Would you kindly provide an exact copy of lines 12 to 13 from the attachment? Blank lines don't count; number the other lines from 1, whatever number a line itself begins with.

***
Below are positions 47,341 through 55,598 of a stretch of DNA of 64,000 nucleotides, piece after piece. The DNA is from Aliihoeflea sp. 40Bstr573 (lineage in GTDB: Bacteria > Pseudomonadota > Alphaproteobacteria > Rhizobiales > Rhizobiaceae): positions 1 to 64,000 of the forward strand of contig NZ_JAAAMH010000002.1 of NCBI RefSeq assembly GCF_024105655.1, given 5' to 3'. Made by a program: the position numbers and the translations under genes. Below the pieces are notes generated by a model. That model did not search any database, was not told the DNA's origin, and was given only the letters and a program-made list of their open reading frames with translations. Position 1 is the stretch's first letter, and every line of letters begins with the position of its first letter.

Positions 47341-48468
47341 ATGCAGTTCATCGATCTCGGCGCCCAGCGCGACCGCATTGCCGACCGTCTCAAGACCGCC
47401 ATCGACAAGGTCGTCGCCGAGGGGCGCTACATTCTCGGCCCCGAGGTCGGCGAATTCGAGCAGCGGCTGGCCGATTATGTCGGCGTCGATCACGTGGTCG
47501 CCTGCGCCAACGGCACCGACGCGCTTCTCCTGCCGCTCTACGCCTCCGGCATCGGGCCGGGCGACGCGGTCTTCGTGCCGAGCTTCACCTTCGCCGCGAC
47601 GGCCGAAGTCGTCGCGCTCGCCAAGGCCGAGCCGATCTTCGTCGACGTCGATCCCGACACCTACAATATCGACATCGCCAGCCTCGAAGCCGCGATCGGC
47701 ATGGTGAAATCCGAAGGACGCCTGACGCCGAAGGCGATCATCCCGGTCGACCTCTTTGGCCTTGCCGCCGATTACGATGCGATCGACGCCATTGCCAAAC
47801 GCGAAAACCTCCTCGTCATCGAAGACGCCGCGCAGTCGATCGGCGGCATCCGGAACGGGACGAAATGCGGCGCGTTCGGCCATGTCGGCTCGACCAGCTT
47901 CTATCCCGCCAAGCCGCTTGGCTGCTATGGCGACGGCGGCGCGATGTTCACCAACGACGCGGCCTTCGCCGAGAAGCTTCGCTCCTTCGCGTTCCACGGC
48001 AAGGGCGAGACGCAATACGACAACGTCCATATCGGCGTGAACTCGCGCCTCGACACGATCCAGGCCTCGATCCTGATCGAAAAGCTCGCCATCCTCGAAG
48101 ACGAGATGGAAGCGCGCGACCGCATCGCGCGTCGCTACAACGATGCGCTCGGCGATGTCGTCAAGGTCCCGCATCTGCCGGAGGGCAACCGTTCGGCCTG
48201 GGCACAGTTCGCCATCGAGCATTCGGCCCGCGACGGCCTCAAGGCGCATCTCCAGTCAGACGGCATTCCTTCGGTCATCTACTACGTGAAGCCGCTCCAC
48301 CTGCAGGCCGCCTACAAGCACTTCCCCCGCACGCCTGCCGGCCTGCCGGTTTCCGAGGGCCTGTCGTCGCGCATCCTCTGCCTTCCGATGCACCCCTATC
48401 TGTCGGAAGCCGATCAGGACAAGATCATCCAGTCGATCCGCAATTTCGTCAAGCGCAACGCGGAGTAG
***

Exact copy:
48201 GGCACAGTTCGCCATCGAGCATTCGGCCCGCGACGGCCTCAAGGCGCATCTCCAGTCAGACGGCATTCCTTCGGTCATCTACTACGTGAAGCCGCTCCAC
48301 CTGCAGGCCGCCTACAAGCACTTCCCCCGCACGCCTGCCGGCCTGCCGGTTTCCGAGGGCCTGTCGTCGCGCATCCTCTGCCTTCCGATGCACCCCTATC